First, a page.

Remember, when you’re setting a structure and configuring gamification, you must address Maslow’s Hierarchy of Needs. If you don’t, you won’t provide enough stimulation to keep your team motivated and performing. Gamification draws highly on behavioural psychology like Maslow’s to provide for a sense of safety, belonging, esteem and self-actualisation.
This handy chart gives a glimpse on how these elements stack up:
Laid out this clearly, you can see how the different gamification elements interact. You provide the tools and make sure they’re all fit for purpose. That’s safety. You run fun challenges, reward top performers publicly and include collaborative elements. That’s belonging and esteem. Then you give your agents the chance to contribute. To make the operation better, faster and stronger. And you reward them for doing so. That’s self-actualisation.
Gamification taps into deep-seated, universal and primal needs to provide a more engaging way to fulfil them. Best of all, you get to watch it all happen. Your management team can identify stragglers and bring them into the fold with coaching. You can report to shareholders and stakeholders in a more meaningful way – with actionable insights. Because you’re rewarding attempts and success, you’re reinforcing a clear message. You matter. “As well as an acknowledgment of effort, [participation rewards are] a reminder that they were part of a team. It helps teach them that success does not need to be about winning, but about working collaboratively and learning,” suggests Trophiesplusmedals.
When the higher needs of your team are met, the culture improves. Yes, there’s still competition but that’s ancillary. The main focus should always be on collaboration.
On working together to make each other’s working life better. We’ve talked before about how rewards for contribution to a knowledge base and the helpfulness of that addition is effective at creating collaboration.
There are. But have you thought about the benefit gamification could have on your customers too?
Think about it. Your customers are a very valuable asset. They know your brand and products. They have opinions and often, they’re happy to share. But they might need a little push to do so. Wouldn’t they enjoy a fun challenge where they can provide feedback in exchange for badges and rewards? If you’d happily leave a review to collect a little coupon, it’s likely your customers would too. What if you could create a custom avatar and connect with other buyers on a private forum to share tips and product knowledge? Would you do it? You’d probably feel pretty important. Certainly not a faceless, nameless consumer… a valued customer. Just as gamification leads agents to provide better customer service, the same is true for consumer-facing gamification and its positive impact on profits.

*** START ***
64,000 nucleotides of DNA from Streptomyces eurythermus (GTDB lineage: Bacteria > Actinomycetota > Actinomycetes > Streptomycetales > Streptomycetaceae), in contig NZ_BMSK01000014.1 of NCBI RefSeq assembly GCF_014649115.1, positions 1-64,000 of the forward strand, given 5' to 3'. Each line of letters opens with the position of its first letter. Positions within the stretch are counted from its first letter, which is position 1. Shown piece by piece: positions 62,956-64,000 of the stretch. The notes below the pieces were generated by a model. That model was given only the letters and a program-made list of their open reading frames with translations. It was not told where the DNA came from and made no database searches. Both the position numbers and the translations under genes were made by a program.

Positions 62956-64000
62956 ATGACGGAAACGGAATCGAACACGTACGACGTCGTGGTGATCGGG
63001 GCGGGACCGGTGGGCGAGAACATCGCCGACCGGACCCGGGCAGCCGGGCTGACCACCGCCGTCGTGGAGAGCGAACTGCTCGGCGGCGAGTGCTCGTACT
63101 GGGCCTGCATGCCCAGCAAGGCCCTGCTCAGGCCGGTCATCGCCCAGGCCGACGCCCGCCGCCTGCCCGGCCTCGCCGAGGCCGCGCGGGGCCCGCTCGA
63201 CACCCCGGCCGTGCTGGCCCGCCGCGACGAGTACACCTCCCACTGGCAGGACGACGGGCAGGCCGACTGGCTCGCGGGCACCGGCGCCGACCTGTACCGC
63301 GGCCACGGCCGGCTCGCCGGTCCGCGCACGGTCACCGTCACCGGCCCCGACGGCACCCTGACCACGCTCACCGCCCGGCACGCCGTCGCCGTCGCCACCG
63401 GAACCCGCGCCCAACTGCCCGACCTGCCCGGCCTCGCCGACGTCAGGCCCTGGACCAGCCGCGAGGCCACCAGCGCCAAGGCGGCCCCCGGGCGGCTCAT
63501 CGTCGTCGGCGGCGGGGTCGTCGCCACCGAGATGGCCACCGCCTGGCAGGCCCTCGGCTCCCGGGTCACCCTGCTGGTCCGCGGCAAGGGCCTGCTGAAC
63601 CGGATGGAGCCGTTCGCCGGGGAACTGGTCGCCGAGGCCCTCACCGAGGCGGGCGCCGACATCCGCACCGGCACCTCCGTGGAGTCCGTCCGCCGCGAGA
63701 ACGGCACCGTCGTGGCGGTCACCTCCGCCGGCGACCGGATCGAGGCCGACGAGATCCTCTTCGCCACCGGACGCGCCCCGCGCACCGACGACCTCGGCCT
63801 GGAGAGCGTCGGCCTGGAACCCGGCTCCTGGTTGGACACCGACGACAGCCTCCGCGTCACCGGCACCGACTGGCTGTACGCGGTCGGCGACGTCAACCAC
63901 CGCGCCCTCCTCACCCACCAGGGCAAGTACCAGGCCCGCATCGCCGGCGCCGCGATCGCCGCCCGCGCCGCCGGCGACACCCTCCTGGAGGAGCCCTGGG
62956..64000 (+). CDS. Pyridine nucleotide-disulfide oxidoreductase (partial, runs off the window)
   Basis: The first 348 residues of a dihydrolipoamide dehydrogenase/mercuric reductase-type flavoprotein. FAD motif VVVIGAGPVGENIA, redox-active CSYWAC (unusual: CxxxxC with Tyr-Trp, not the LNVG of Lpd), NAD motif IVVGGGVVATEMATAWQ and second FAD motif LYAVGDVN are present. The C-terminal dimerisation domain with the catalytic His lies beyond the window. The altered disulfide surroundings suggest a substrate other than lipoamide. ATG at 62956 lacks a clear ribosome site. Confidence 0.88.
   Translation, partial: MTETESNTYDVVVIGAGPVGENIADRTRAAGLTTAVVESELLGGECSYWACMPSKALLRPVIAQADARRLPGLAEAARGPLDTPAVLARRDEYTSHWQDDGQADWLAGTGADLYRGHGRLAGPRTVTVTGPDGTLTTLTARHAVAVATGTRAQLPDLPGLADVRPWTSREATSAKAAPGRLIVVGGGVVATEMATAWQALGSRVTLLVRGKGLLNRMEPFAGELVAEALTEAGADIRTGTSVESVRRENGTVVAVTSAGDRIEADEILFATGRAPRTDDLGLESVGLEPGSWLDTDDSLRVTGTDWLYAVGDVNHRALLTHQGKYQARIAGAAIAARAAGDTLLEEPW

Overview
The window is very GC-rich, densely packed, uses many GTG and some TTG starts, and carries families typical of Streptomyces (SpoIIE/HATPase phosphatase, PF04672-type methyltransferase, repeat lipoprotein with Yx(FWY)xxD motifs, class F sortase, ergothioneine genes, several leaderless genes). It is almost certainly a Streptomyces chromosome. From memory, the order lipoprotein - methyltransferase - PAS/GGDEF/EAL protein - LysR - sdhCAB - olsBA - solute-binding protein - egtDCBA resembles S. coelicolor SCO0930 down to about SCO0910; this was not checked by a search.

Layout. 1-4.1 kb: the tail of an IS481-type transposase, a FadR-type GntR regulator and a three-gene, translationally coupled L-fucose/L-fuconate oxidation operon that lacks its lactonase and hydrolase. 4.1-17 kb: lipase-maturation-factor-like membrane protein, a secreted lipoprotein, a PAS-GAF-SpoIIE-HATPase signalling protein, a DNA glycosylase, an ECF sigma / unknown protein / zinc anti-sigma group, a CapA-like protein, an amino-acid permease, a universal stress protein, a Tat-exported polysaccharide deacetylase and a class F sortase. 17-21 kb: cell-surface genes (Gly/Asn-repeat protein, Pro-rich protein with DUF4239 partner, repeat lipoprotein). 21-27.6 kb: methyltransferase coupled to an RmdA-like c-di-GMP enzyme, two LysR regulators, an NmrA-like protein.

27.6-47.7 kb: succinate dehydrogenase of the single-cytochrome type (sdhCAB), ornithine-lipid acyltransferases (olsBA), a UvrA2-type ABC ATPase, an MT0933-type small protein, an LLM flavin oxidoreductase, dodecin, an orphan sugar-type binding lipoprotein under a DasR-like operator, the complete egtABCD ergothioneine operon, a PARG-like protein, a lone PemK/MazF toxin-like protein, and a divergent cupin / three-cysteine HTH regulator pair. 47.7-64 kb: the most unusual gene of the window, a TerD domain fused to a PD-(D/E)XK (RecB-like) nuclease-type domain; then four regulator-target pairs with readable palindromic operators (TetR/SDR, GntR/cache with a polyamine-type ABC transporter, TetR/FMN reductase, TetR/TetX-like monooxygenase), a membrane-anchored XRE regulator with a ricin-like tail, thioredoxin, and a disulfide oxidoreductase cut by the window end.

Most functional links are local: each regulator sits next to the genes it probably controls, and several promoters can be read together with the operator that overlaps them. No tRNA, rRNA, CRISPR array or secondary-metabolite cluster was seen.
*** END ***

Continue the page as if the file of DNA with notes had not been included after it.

Gamification in contact center environments isn’t restricted to the sales team. Nor should it be. It can help you to onboard new agents quickly and easily through microlearning. Now microlearning doesn’t mean learning less. It’s about learning in bite-size segments. Microlearning makes hard topics more digestible. It can also lead to a culture of continuous improvement.
Gamification is really helpful in delivering microlearning. You can segment learners into groups and create healthy competition with immediate rewards. Content is delivered during fun levels, not with stacks of boring manuals. Every word, every image and every goal is designed to showcase the brand values, product benefits and teach key info. Every time they successfully complete a module, they get that all-important dopamine hit, plus a shared sense of accomplishment with their team.
But even struggles are effective. Any levels with a high failure rate provide an opportunity for one-on-one coaching.
But training doesn’t have to stop at onboarding week. Gamification allows agents the opportunity to complete additional training sessions for badges, points and rewards. This is a great way to deliver info about system and product updates or to deliver corrective educational modules. Managers can see in real-time who has completed the training, how they performed and what their scores were. In that way, the whole agent pool is kept up to speed with developments, ongoing.
What gets measured, gets managed. You’ve probably heard that before. As the world moves to a more data-centric orientation, contact centers need to focus more on metrics. Think about your key business goals. For each organisation and business, they will be a little bit different. Your clients will have different needs and so will your stakeholders. Setting metrics is not a one-size-fits all activity. What activities and elements contribute to positive growth in those goals? Drawing a blank?
Here are some critical KPIs for contact center performance to jog your memory: